In general though, the film seems effortless. The strength of the characters’ relationships make the events flow very organically, succeeding in subtly showing the film’s message and side stepping any preaching. Even more impressively, the film’s cohesiveness isn’t interrupted in the slightest during the two musical interludes where the characters burst into song. It also helps that the songs are thoroughly charming and in fact the score as a whole is pretty gorgeous and fits the film perfectly. The acting is spot on and the women have a lived-in feel that really sells the story. Their relationships feel very genuine and they play off of each other perfectly; especially when they’re joking around and devising outlandish schemes to keep the guys distracted.
Where Do We Go Now? is a great, distinctly Arab film in that it deftly blends tragedy, comedy, melodrama and musical interludes. It tackles a really difficult subject, yet it is perfectly balanced as a light, crowd pleaser with an important and relevant, if rather simplistic, message.
Many were concerned that Disney’s revisit to the story of Jungle Book would find it hard to be as fun or as magical as the original. Luckily, however, with an excellent voice cast and an impressive array of visuals, The Jungle Book is something of a technical marvel which manages to retain the heart and the essence of the story’s long-established roots.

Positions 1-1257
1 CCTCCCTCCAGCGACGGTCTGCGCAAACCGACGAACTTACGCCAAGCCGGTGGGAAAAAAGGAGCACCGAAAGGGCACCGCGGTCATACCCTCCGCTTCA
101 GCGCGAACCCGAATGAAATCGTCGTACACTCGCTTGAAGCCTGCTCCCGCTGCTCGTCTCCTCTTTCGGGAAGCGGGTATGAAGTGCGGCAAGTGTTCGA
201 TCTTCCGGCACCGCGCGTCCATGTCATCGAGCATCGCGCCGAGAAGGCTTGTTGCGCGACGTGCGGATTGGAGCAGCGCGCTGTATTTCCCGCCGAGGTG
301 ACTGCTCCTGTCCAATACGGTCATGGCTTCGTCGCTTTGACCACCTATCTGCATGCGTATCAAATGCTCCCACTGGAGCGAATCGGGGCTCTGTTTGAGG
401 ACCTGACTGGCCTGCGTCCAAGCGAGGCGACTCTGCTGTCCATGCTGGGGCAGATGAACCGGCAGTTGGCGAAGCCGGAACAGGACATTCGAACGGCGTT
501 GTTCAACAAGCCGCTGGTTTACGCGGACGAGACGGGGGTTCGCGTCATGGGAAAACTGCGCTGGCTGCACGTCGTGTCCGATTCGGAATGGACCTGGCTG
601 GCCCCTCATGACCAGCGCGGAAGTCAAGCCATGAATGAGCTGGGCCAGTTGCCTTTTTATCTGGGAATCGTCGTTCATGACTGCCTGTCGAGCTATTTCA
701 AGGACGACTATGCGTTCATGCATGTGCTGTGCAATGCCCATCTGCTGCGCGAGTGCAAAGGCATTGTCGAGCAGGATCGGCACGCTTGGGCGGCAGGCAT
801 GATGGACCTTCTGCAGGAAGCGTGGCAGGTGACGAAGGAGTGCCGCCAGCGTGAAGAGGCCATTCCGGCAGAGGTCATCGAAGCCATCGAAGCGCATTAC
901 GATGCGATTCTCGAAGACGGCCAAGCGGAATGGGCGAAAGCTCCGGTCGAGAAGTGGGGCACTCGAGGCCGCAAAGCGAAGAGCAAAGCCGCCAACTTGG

Mowgli (Sethi) is a young boy - a.k.a ‘man-cub’ - who was found abandoned in the Indian jungle by a panther named Bagheera (voiced brilliantly by Kingsley) when he was only a toddler. Brought up by a wolf pack - led by leader Akela (Esposito) - Mowgli has been accepted as one of the jungle’s own.
However, there’s one member of the jungle who’s not so keen on having a human living in their midst; vicious Bengal tiger, Shere Khan (the absolutely magnificent Edris Elba), worries that the boy will soon grow into a ruthless man who will bring nothing but destruction and devastation to them all. Coming to the conclusion that it’s in everyone’s best interest if he leaves, Mowgli embarks on a journey through the jungle where he meets and quickly befriends a friendly bear named Baloo (the always excellent Bill Murray) who convinces the young boy to stay, as he finds himself returning home to face Khan.
Infusing the story with plenty of heart and an incredible sense of visual grandeur, director Jon Favreau and writer Justin Marks pull together elements from both the Disney’s 1967 animated adaptation and Rudyard Kipling’s original collection of stories to great effect. In addition, there are refreshingly darker, less happy-go-lucky moments throughout the film, with Elba’s chief antagonist, Khan, being astonishingly affective as the villain of the piece, while Johansson’s Kaa is just as hair-raising.